An estimated 6 million to 12 million children a year experience lice infestations, according to the American Academy of Pediatrics. Infestations are not related to demographics, hygiene, cleanliness or living conditions; lice happens when children live or play together. While head lice are a commonplace nuisance, they are not dangerous and have no additional health consequences.
Spread mainly through head to head contact, they favor the soft scalps and baby-fine hairs of children.
Head lice do not jump or fly, nor do they live on pets.
Eggs–or nits, as they are commonly called, need warmth from the body to incubate. Separated from the head, eggs must hatch in the first 24 hours. Thus, only eggs on the head should cause concern.
Adult lice can only live 1 or 2 days away from a warm body.
The only thing that lice cause is itching on the scalp, but they do not cause any other diseases.
Symptoms of Lice:
The scalp is likely to be itchy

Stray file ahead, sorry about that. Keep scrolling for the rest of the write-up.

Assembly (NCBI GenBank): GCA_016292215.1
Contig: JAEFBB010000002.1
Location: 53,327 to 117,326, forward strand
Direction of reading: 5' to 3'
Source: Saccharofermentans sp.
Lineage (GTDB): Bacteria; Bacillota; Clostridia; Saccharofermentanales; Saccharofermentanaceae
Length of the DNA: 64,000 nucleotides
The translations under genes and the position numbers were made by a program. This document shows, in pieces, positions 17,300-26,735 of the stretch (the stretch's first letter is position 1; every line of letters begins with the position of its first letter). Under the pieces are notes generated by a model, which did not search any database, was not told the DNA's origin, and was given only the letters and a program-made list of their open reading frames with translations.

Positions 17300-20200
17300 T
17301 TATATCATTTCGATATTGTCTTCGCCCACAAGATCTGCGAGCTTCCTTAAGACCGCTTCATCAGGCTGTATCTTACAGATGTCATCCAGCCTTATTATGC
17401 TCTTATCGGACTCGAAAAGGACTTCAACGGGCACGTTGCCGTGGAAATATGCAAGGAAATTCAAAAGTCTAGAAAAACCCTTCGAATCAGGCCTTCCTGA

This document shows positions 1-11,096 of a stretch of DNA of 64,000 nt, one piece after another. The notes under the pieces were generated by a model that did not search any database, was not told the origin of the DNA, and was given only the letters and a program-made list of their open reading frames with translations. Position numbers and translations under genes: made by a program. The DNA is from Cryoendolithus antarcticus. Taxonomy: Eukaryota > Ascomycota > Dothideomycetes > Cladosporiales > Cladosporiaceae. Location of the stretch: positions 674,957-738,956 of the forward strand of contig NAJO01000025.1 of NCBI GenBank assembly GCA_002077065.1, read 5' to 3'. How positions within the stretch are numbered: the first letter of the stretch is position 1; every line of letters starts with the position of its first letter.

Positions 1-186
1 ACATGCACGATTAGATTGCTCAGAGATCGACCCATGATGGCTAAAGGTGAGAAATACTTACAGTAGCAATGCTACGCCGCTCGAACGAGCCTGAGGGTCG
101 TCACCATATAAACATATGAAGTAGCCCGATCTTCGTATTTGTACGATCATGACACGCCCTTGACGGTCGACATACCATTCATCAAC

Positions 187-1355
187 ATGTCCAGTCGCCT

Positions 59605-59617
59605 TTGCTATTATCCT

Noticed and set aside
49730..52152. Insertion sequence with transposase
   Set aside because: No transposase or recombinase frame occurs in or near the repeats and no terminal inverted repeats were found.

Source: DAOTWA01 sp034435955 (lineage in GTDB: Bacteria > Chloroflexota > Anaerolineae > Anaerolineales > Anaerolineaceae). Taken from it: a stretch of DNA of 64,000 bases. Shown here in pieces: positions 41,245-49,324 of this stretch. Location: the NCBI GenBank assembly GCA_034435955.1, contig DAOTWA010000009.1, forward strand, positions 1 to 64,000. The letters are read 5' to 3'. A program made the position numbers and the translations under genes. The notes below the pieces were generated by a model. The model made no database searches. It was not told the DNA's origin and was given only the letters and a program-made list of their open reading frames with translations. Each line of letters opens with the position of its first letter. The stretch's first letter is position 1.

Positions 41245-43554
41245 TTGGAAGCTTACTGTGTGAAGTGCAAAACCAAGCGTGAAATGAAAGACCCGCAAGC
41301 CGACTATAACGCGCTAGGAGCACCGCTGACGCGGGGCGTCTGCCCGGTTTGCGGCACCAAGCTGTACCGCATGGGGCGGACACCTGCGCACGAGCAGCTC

There will likely be small, clear to white bugs on the hair shafts and scalp. They are often seen behind the ears or on the nape of the neck.
There are often “nits” or white shells stuck to the hair shaft near the skin. Nits are different than dandruff in that they are not easily moved like dandruff and appear “glued” to the hair shaft.
Use a lice repellant shampoo and spray daily to ward off head lice. If scalp dryness occurs or washing hair daily is not possible, use the spray at least daily for added protection.
Pull hair back to reduce the opportunity for lice to transfer.
Comb with a good lice comb AT LEAST once or twice a week, and it is suggested to continue this as long as they are of school age.
Watch for warning signs and respond to them quickly.
Avoid close contact with known cases of head lice.
Avoid keeping hats, clothes, and other garments in close contact with those of people with head lice.
However, if and when Head Lice are detected, please see your pediatrician.
Lice Resources on How to Prevent Head Lice & Lice Prevention Tips.